Wondering how you tell whether you're just feeling down/depressed or you're actually depressed.
How do you distinguish the line between just feeling depressed and actually suffering depression? Is there a way to tell without going to a doctor?
Basically i'm pretty sure i'm just feeling down and i should just get over it and whatever but a while ago it just got really bad and it's been like it for ages—it just has worse times than others.
It's probably nothing and i should just get over it, which i do—i don't really care and i never do—i just ignore my problems and don't talk to anyone because i don't like to. I mean it's just school stresses, me putting pressure on myself and stuff at home, other responsibilities, and other stuff so it's not like i have a good reason or anything. And when i only feel a little bit bad i can manage to ignore it. When it's a bit worse it's harder but i can still hide it at least. But when it's really bad, it's really hard or impossible to do anything about it, i suppose i still manage to hide it because no one can find out.
But yeah i was just wondering how you tell whether you're just feeling down/depressed, which happens to anyone at points, or you're actually depressed and whatnot. Thanks.
Hi and thanks for asking us. Being your own doctor never works that well. Sure, you know how you feel, but without anything to judge it against, how can you know how "normal" those feelings are?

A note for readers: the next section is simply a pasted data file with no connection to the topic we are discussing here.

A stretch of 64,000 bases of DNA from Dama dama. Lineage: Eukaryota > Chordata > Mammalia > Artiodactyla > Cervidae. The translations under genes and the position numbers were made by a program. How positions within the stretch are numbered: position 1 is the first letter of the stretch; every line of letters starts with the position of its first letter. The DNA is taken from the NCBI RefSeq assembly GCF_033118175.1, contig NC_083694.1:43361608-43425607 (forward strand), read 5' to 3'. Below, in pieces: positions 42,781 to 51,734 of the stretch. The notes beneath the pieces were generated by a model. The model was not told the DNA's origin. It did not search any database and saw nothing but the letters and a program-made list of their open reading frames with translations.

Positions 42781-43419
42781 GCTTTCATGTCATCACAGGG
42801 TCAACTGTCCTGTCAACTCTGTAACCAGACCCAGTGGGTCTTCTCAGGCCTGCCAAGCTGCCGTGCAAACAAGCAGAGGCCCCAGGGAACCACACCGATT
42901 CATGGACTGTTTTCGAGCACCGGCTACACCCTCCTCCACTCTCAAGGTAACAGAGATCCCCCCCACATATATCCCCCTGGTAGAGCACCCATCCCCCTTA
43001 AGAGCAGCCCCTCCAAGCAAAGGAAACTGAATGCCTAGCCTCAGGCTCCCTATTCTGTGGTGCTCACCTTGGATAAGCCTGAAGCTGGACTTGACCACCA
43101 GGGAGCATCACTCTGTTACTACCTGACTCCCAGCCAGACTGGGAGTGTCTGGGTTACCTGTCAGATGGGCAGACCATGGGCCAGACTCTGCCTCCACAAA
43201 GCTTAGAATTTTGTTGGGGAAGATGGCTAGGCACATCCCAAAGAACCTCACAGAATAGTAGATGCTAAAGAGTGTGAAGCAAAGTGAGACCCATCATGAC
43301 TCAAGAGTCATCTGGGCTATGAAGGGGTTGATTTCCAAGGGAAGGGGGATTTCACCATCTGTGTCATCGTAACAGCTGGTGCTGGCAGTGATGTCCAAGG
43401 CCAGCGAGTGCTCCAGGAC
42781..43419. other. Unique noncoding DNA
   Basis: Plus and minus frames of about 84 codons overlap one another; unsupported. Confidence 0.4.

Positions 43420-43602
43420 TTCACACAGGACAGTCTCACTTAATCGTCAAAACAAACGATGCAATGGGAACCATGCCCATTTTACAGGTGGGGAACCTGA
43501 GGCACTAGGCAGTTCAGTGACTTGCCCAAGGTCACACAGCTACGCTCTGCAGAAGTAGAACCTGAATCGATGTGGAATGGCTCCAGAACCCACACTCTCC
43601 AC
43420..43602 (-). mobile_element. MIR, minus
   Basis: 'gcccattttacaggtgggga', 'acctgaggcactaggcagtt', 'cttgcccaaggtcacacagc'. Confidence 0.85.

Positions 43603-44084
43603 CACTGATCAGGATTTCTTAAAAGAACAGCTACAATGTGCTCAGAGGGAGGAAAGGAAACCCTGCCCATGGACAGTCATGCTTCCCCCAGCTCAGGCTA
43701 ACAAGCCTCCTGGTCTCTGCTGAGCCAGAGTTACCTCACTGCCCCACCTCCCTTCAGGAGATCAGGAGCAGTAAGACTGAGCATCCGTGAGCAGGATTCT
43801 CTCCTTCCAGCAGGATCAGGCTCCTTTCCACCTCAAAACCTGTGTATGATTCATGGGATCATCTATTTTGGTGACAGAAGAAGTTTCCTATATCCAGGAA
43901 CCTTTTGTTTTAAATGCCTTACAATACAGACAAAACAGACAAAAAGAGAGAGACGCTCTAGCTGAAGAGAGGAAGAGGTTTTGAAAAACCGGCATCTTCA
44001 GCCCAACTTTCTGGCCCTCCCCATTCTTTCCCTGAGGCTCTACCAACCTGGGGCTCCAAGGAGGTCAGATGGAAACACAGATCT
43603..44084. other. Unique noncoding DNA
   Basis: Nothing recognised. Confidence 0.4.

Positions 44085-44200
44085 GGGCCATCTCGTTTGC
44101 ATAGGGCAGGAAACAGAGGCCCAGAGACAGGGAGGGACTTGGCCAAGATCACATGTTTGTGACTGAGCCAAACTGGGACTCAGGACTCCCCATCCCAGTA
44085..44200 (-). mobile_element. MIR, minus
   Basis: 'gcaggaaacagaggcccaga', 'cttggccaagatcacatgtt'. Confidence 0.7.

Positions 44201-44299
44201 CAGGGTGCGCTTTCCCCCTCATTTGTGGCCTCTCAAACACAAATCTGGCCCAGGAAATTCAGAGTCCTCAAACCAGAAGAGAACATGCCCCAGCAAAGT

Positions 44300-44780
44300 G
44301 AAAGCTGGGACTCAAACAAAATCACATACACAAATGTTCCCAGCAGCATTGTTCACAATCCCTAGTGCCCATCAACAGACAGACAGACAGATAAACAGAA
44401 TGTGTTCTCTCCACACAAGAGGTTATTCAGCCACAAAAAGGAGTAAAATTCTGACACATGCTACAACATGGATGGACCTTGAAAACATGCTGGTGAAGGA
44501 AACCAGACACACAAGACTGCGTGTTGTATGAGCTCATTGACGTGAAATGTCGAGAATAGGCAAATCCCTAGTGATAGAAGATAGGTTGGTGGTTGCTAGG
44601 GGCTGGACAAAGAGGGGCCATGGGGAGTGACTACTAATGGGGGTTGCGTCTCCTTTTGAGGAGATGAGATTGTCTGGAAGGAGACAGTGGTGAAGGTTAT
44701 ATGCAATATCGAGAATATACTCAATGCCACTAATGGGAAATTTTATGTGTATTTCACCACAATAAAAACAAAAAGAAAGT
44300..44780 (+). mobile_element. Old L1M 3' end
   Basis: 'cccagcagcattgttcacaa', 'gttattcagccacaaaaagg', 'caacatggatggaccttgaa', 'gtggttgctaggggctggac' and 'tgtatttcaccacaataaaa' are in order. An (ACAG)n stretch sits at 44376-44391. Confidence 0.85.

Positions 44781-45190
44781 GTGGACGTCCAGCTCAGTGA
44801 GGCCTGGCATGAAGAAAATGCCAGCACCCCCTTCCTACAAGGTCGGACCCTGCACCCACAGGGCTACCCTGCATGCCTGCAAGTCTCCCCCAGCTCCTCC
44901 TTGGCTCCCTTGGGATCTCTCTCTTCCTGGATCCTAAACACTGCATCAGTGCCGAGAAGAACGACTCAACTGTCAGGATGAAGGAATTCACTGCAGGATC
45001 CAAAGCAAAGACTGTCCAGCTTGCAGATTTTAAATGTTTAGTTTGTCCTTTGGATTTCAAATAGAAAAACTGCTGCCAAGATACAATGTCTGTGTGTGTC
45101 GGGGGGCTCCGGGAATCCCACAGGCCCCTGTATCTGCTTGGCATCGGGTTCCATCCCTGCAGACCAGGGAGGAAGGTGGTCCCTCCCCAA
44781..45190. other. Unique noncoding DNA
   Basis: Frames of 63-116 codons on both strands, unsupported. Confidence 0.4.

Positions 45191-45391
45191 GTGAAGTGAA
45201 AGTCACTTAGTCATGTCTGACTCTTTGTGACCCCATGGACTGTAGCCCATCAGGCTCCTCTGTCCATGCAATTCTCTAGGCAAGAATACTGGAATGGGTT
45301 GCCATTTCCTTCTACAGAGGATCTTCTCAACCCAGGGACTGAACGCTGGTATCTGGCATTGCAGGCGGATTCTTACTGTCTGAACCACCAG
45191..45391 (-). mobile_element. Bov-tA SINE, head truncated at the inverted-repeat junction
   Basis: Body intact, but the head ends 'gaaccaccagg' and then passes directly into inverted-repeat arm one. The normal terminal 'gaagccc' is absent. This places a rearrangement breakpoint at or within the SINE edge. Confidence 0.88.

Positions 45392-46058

Besides, depression is not just about feelings. There are a whole range of physical symptoms involving sleep patterns, energy levels, drive and appetite that need to be understood. Relationships come into the diagnosis too, along with self-confidence, the ability to focus your thoughts, or complete tasks. And sometimes the opposite problem happens: the ability to stop concentrating (some forms of depression involve not being able to get thoughts out of your head).
What you described does sound a lot like a depressive "syndrome". If it is, now is the time to get an assessment and some treatment, which may include counselling, advice on strategies to manage it better, medication or a combination of these things. And if it's not a "clinical" depression it would be very reassuring to know for sure.
While there are a lot of online tests for depression (like the one below) they are not a replacement for a face-to-face consultation with a professional. Plus, you can't ask a self-test what the results mean. If they do suggest something is wrong, you still have to go through the process of going to see someone.
Anywhere in NSW you can drop into a community clinic and get a free assessment from a mental health professional, like a mental health nurse, psychologist or other clinician. Or you could try a headspace centre. Your local doctor can also help with a basic screening test, which can suggest if you need a more complete assessment. They can help you organise that too.
All the best with getting along to see someone.